Thursday, October 22, 2009

Cowboys Entitlement: Aikman Passes To Crayton

By Mike Fisher --

Every time the "sense of entitlement'' issue is broached in regard to a Cowboys person who hasn't won a Super Bowl -- and that issue comes up a lot in part because every year the number of Cowboys people who have won a Super Bowl undergoes severe shrinkage -- I am reminded of Troy Aikman's reaction to a 1993 training camp incident in Austin. It seems a bunch of rookies missed curfew and ...

Well, read on. …

So it's 1993. And a bunch of the kids decided to stay out all night; there was a strip club within walking distance of camp headquarters at St. Edward's University. Mavs staffer Bruce Mays was in charge of rounding up all the hungover youngsters, and they participated in that morning's practice.

Predictably, they contributed to an awful, awful workout.

At lunch, I asked Aikman what he thought of the unproductive morning, and of the booze-induced incident.

"The problem,'' Aikman told me, "is we got a lot of guys who have been with the Cowboys for a week who think they've won four Super Bowls.''

I told that story on 103.3 ESPN Radio on the eve of this year's Cowboys camp. What motivated me to do so was the TV in the studio. As I was guest-hosting Michael Irvin's show, I watched as Patrick Crayton spent the day touring the ESPN studios in Bristol. ... all day. ... with the cameras rolling.

He was on "First Take'' with the reprehensible Skip Bayless in the morning. Then he fun-anchored a segment on ESPNews. Then he scooted across the hall to do a live segment on SportsCenter. This went on four hours. I was going to turn the midday channel over to the "Martha Stewart Show'' except I figured that she being a New Englander, he would probably pop up on her set to cook homemade hazelnut waffle soup or something.

I protested about Crayton's everywhereness on the radio. Yes, he has the right to do this. ... but it's on the eve of camp. Shouldn't Patrick be packing or studying or lifting weights or something? My co-host that day, the esteemed Nate Newton, played devil's advocate.

"Maybe,'' Nate said, "he's just working on his post-football career.''

"But maybe,'' I countered, "before he works on the career he's going to have after football, he should work on the career he is trying to have in football.''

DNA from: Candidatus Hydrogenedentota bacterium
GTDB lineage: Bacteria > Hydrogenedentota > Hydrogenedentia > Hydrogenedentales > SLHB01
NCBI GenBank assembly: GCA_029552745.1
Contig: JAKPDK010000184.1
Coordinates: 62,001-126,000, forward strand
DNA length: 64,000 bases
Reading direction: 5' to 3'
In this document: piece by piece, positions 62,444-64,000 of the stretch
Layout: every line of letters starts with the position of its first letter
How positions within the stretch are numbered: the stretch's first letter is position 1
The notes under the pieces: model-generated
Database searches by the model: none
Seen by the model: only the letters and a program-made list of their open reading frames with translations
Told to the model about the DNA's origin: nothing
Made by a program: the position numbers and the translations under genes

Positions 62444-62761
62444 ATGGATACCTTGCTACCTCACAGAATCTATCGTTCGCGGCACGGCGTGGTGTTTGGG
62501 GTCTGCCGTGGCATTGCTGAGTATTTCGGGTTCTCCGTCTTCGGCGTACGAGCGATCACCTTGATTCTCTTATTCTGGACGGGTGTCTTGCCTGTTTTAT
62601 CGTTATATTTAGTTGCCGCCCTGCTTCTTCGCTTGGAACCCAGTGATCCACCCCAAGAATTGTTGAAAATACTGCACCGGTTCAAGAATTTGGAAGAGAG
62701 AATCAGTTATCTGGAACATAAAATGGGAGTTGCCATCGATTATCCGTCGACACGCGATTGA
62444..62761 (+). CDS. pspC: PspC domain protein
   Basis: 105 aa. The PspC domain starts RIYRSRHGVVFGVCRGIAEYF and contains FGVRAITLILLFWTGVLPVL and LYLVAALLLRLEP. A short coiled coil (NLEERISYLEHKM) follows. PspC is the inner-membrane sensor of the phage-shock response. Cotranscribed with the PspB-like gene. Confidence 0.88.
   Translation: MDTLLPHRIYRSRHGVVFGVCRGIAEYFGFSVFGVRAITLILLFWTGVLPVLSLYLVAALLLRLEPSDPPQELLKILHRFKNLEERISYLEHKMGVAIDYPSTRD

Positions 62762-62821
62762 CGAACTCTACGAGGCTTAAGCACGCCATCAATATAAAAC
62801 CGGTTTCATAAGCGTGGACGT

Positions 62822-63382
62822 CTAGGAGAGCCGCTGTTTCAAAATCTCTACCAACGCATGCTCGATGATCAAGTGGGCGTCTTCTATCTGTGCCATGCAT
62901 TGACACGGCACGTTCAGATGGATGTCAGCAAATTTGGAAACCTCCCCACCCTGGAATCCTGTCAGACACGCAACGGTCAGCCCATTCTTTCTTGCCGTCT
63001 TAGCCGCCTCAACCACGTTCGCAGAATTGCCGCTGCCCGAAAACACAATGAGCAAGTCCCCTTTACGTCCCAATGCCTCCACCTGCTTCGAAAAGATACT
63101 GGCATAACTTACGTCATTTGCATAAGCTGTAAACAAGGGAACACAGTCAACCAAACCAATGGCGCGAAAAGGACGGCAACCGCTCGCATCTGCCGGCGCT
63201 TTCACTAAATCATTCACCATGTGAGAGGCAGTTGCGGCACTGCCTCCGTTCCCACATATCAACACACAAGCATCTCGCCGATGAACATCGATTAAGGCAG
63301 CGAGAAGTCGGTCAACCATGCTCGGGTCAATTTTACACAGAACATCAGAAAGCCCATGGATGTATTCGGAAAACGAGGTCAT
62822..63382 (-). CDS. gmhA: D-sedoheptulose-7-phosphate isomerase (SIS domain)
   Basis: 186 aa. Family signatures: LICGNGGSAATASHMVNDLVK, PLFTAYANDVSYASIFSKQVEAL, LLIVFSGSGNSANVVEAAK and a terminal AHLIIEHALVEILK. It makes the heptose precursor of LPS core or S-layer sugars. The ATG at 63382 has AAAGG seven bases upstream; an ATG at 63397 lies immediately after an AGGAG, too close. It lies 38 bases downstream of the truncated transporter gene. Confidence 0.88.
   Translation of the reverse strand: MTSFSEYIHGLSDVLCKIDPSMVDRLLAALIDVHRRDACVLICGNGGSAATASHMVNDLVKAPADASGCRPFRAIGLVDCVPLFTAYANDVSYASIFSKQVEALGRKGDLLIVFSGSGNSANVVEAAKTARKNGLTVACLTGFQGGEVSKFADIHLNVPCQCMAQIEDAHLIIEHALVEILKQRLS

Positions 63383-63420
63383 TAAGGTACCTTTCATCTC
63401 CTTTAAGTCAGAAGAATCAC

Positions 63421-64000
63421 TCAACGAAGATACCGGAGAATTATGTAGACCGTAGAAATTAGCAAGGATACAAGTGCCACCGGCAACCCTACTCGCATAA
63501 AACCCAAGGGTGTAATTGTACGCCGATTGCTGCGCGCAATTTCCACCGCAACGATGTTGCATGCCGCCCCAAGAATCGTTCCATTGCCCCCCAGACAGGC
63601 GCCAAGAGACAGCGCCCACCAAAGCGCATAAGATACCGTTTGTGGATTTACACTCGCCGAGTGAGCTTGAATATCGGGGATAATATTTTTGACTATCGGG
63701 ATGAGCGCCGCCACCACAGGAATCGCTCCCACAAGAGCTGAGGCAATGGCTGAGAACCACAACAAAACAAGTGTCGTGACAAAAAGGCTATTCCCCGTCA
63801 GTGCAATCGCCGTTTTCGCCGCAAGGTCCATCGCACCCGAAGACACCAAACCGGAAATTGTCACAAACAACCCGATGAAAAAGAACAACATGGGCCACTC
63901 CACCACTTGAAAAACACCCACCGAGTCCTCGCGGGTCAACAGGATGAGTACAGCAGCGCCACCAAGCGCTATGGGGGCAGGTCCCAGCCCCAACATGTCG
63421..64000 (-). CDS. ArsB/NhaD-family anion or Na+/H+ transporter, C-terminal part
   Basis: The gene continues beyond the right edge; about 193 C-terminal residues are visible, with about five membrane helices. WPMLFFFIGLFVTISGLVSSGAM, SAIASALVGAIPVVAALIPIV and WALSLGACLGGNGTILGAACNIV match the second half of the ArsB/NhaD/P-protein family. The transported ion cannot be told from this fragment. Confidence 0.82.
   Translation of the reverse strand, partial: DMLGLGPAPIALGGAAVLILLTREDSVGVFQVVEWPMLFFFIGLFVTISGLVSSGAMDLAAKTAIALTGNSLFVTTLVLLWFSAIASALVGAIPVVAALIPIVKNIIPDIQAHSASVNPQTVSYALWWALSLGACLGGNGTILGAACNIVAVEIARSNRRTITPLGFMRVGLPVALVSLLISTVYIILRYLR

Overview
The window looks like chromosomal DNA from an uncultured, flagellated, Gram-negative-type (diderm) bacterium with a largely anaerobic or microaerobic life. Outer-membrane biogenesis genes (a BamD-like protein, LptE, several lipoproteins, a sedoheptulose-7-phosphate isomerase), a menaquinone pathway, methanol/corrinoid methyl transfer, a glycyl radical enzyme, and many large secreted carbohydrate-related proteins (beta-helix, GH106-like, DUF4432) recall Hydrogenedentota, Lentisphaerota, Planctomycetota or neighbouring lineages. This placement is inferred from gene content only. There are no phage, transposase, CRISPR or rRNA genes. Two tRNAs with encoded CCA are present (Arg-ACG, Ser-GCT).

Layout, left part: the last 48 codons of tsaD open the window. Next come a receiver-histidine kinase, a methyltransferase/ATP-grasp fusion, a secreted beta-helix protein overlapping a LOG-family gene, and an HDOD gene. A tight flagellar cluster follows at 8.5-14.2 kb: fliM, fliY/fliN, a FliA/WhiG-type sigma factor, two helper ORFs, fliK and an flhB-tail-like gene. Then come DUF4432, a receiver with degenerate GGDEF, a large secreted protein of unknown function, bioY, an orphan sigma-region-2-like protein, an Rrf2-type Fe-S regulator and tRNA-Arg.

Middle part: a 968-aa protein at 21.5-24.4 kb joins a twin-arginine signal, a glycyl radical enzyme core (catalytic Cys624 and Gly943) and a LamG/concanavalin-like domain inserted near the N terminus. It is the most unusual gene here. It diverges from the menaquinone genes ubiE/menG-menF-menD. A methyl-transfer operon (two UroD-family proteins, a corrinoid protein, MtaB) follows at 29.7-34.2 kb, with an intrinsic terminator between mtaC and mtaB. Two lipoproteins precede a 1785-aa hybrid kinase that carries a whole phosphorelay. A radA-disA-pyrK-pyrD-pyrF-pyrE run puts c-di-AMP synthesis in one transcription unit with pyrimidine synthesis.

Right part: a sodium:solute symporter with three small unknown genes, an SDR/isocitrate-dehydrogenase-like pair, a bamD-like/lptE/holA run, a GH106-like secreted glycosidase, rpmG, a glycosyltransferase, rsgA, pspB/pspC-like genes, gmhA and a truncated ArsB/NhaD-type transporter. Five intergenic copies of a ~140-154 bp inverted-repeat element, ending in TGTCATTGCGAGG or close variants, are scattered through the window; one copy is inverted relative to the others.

And now we have Patrick Crayton - who is obviously an eloquent guy and based on what I know personally about his contributions to DFW's Big Brothers/Big Sisters program is a good guy - finding a camera and a microphone again. Patrick is upset because he's been benched ... upset because he wasn't informed officially by the coaches ... and upset becauseMiles Austin is being elevated not in place of Roy Williams but in place of Crayton.

As my boys at ESPN wrote it, Crayton just wishes somebody would have told him about the change ... Crayton feels he was "in the dark about the change'' … and Crayton "just feels that, as a six-year veteran, he deserves an explanation.''

Nope. No he doesn't. Your explanation, Patrick, came when you showed up to practice this week and took fewer reps. That's your explanation.

(A basketball aside: I love how the Mavs’ Rick Carlisle handles similar situations: He is constantly telling the guys on his roster not named “Dirk’’ to “be ready.’’ “Be ready’’ pretty much means, “I’ll tell you when you are playing, so please continue to prepare as if that moment is right around the bend. And if you don’t like sitting, well. … be ready.’’)

The Cowboys organization under Jerry Jones has a history of bending over backwards to compensate, embrace and "explain'' things to its Aikmans and Haleys and Irvins and Bateses and Woodsons and Novaceks and Newtons and Johnstons and Allens.

Getting a Valley Ranch locker for six years doesn't allow you to be treated like you are one of the Aikmans and Haleys and Irvins and Bateses and Woodsons and Novaceks and Newtons and Johnstons and Allens. All six years -- and mediocre play -- gets you, is benched.